Viewed by many Christian denominations as time of reflection and repentance, Lent is a solemn religious observance covering about six weeks before Easter.
The Lenten season started this week on Ash Wednesday. Although the COVID-19 pandemic has altered some of the ways Hopkinsville churches will celebrate Lent, local ministers say the core meaning of the season has not changed.
“We really look at this time of year as a really holy time,” said Mark Richard, deacon at Grace Episcopal Church on East Sixth Street. “Lent is a time of preparation for Easter. It’s a time when we can all take a deep dive into ourselves and … a recognition that we are sinful. And, what can we do to prepare for our own journey to the Cross.”
Richard said the Lenten season is an important time for Episcopalians.
“Easter is the most important time in our calendar,” he said. “We remember that journey that Christ took and the events leading to His crucifixion. Lent and Easter are important times for us to share in that experience — to walk that journey. I like to think about it as a journey. It’s not just a season; it’s not just a specific time of the year. It’s a real journey for us.”
Father Richard Meredith of Saints Peter and Paul Catholic Church on East Ninth Street said similarly that Catholics view Lent as a time of repentance and reassessment.
“It is a preparation for the anniversary of the Lord’s passion, death and resurrection,” he said. “It’s also an annual reassessment of one’s baptismal conversion — to stay vibrant and vital in conversion in one’s relationship with the Lord and also with one another with the church … to grow closer with the Lord and farther away from sin.”
During Lent Catholics “look into our lives as honestly as possible, as humbly as possible to hear the voice of God telling us in truth how selfish we are or how Christ-like we are and to take that to serious prayer,” Meredith said. “Never has Catholicism been a one-time conversion. It’s a discipleship that is lifelong. Only through that can we be credible witnesses of gospel in this very broken world.”First Christian Church pastor Wade Miller said Lent offers a time for individuals to reflect on his or her life and how he or she interacts with the world.“It’s a time of significant growth. It’s a time to draw near to Jesus through prayer, through fasting, through giving and acts of kindness. As you draw near you begin to experience some of the blessings of that grace,” Miller said. “It gives a nice place for you to pause and be very intentional about your walk with Jesus and how you treat one another.”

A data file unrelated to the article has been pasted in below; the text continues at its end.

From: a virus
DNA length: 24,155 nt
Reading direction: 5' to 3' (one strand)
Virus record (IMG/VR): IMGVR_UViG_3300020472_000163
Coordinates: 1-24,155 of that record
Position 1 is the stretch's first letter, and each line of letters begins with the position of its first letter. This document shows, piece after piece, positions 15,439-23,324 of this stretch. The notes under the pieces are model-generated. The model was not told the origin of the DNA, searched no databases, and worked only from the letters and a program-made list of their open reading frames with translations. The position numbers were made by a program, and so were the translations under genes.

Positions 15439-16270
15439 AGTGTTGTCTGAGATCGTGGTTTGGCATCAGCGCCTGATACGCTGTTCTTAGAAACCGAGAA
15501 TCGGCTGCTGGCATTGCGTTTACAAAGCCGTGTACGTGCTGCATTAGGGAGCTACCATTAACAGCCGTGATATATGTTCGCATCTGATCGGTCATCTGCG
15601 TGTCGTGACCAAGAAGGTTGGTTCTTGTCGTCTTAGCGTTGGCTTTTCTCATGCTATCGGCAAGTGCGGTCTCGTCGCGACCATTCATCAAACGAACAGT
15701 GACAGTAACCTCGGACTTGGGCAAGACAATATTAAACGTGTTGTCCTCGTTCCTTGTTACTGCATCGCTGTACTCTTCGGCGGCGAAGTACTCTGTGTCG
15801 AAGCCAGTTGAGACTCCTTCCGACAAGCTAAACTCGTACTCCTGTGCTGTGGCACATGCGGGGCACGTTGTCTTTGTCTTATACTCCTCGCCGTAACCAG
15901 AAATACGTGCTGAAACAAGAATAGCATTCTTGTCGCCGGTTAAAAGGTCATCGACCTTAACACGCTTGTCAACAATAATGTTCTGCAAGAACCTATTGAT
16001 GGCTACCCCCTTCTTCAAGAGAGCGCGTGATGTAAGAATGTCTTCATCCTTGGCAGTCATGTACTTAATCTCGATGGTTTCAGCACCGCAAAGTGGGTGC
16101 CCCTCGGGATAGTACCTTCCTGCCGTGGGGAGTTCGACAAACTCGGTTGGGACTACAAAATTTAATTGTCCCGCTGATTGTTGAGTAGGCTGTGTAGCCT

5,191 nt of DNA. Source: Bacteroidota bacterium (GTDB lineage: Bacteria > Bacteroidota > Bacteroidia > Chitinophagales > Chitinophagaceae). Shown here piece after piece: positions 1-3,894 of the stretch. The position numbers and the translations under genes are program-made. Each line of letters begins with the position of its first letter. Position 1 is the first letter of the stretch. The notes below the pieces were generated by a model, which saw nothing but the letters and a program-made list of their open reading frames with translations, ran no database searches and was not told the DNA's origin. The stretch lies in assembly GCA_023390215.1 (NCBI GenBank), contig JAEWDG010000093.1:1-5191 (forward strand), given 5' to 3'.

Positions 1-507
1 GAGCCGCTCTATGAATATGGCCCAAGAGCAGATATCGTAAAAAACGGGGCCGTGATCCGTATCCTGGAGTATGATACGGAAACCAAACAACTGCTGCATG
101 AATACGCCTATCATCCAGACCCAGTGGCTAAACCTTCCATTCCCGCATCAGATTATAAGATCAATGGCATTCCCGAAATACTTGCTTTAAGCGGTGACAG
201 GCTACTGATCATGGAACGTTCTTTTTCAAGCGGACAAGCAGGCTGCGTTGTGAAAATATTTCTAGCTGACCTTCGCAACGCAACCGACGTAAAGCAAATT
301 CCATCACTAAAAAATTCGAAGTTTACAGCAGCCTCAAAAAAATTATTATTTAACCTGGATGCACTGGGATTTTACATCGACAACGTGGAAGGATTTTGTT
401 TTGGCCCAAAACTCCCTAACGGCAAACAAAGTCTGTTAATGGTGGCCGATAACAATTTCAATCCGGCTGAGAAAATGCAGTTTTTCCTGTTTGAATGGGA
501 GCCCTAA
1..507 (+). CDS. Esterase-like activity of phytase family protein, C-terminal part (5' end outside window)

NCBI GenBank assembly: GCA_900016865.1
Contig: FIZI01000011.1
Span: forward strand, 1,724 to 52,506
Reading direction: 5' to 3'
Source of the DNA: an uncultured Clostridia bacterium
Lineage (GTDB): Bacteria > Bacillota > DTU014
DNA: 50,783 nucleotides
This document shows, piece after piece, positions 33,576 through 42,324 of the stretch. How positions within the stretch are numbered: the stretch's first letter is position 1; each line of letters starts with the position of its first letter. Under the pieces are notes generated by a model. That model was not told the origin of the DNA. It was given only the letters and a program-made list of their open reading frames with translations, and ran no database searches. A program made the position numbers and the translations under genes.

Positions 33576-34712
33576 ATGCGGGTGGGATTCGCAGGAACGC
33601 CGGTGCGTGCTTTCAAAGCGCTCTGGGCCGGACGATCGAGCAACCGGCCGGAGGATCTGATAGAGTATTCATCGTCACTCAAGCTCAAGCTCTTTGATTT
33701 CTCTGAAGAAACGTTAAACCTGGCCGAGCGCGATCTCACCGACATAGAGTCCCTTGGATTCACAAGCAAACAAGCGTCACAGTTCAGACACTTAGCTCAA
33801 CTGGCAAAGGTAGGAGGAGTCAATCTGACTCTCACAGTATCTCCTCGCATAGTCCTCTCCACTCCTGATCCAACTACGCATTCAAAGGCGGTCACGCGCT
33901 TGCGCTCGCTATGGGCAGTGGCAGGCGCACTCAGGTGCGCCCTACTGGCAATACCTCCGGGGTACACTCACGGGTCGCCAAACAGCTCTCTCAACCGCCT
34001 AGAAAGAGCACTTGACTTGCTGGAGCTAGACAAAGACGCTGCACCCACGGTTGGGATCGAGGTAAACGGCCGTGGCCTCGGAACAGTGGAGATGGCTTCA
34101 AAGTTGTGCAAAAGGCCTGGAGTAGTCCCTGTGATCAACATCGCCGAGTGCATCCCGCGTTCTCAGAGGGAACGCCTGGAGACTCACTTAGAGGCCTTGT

TraditionsThere are traditionally 40 days in Lent which are marked by fasting, both from foods and festivities. It is common for people to give up something they enjoy and often to give the time or money spent doing that thing to charitable purposes or organizations.
In biblical times, meat was considered a special food reserved for celebrations, like weddings. During Lent, some Christians abstain from eating meat or poultry, although fish, eggs, cheese and shellfish are permitted by most faiths.
“Lent is sometimes seen as a severe time because we are invited to be introspective and to give up some things or take on some things to improve our lives,” Miller said. “The reason we do that is because God loves us and gave us this tremendous gift of new life in Christ. The hard things are a little bit easier when you know that God’s gift and God’s grace is here for us all.”